These shareholders have all invested for one reason; For example, Mike Graves. Let’s say he owns 17% of the company, he’s gonna have, let’s just call it, 17 million shares. Our stock does 30,000 shares a day volume. He needs to do what he did back in ’06 and ’07 and help us get bought. So, having guidance from someone who’s done it multiple times, and the pockets to do it, it’s a unique position for a junior. We’re very fortunate where we’re at.
CEO Technician: To be clear, you’re gonna do horizontal wells on this new STACK play, right? And if so, how much will it cost you? What’s the average cost to do a horizontal well in Oklahoma right now?
Allen Wilson: So, I could tell you we can do one on our existing properties for $2.5 million dollars right now, but some of these wells in the STACK have been as high as $6 or $7 million. So, I can’t give you a definitive answer until I tell you what well we’re gonna drill.
CEO Technician: I think that’s a great point that you’ve made about you guys haven’t had to go to the market and use a broker to finance anything so far. And in a way, that’s a huge positive. Saves you a lot of fees. And in a way, it explains a little bit how the shares are trading, because if you don’t do a placement with a broker, they have no interest in backing your company and pumping you up and getting their clients involved in the stock, etc. And now, as you said, within the next six to 12 months, you see a vision of going to a larger exchange, going to the big board (TSX), and maybe doing a placement with a broker so you get the institutional backing. How else can Jericho build per share value for shareholders over the next year?
Allen Wilson: Sure. First of all, talking about timelines, that brokered financing, I would envision being in October. That’s the timing where we think that we can get in there in the fall so that it sets us up for a Q1 transition. The other thing I’ve been doing, if you’ve ever been involved with a company that’s moved to a senior exchange, you only do it when you’re ready and it’s gonna provide value. Because you lose some things. Being on a senior exchange is more expensive; the fees are higher and accounting is a big deal. Especially for a company as active as ours. Currently, as a junior, we get to file our quarterly in 60 days and our annuals in 120 days. When we go to the big board, the quarterlies are 45 days. So, this last quarter which we filed on August 15th, I’ve already got the team filing on the TSX schedule because we can’t misstep. We’ve got to make sure we’re there. The plan is well in place for that.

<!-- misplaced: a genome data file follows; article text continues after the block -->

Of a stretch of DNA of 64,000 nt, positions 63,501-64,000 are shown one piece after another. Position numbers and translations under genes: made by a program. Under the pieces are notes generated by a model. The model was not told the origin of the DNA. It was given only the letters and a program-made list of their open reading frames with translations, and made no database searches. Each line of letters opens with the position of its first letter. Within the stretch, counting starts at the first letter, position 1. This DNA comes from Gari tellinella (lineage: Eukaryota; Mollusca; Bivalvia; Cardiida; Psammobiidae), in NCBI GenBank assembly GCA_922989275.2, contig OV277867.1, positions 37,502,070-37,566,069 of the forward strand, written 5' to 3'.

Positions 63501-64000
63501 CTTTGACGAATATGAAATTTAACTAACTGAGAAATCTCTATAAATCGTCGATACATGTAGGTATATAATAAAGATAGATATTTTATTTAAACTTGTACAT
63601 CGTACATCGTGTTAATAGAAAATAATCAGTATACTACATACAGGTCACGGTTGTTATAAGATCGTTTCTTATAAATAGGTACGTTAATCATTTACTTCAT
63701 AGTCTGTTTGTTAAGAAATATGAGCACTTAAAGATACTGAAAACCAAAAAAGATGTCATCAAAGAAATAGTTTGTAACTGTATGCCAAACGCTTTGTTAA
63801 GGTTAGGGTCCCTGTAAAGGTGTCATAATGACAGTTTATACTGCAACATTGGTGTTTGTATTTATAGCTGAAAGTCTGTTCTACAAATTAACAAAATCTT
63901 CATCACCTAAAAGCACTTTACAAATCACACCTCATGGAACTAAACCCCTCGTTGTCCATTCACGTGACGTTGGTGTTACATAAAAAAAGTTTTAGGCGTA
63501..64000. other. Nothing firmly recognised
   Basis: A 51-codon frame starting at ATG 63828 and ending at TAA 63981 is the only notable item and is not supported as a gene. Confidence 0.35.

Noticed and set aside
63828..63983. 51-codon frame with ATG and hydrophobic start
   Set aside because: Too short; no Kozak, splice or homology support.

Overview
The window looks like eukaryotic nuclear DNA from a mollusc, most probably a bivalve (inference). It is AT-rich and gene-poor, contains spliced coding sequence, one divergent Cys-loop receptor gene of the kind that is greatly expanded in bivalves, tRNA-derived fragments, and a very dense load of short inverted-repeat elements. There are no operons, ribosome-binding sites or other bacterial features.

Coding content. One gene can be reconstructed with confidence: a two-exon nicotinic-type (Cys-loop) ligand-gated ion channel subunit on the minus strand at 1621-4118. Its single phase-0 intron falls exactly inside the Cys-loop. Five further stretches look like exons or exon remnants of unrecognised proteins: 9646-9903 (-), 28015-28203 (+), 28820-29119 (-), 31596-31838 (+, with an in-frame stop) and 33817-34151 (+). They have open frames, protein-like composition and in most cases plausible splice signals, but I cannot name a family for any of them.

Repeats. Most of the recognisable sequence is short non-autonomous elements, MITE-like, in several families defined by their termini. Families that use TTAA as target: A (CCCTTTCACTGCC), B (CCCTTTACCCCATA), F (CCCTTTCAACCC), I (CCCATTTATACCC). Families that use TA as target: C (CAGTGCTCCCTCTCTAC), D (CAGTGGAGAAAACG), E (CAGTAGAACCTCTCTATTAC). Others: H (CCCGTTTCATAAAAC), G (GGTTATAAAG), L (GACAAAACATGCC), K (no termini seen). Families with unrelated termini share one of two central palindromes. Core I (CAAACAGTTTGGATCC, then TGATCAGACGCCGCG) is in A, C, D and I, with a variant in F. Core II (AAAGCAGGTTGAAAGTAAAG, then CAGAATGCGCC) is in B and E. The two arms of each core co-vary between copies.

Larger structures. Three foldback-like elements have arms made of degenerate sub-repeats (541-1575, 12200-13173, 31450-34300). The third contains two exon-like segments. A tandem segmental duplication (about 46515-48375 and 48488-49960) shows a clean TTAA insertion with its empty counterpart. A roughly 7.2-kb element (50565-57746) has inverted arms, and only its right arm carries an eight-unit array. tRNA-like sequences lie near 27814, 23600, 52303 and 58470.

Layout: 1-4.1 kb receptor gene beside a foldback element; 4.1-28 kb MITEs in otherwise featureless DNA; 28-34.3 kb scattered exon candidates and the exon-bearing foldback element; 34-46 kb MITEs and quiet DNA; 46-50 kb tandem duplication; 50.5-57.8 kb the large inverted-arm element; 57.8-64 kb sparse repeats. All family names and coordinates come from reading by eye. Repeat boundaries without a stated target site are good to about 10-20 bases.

For us to add more value, we need to make more acquisitions, number one. We need to increase our land bank and drilling. And then the actual book value in terms of reserve reports, we need to develop our reserves and develop our company in such a way that increases the value of our reserves. Your reserves are how analysts may value you and also how anyone looking at you if they want to partner with you or buy a project will do so. Every year that we filed a reserve report, we have done that. We’ve increased our reserves dramatically. We will do some work on this STACK play that will give us reserves.
The three short-term ways are: 1. A brokered financing with the move to the exchange 2. further acquisitions 3. Building the core business to increase revenue.
We’re not at a stage where we’re gonna be declaring dividends. So, the revenue is important. It’s important to show we can make money at $40 and $35 oil, which we’ve been able to do. But most importantly, it’s to continue to prove up our land package, to validate our acreage position. We started with 2,000 acres. This acquisition will take us up to where we’ll have an interest in 79,000 acres. And we’ve done that in only two and a half years. I want to get to 250,000 acres, because then what happens, I ultimately believe oil prices will go higher, that has to be the premise of being an oil company (higher oil prices).
We build for $40 oil, but at $55 oil, two things happen; at $50 we drill because we figure that’s our entry point. And we’re not the only ones out there who think like this because as we get above $50/barrel the drilling rigs become hard to come by.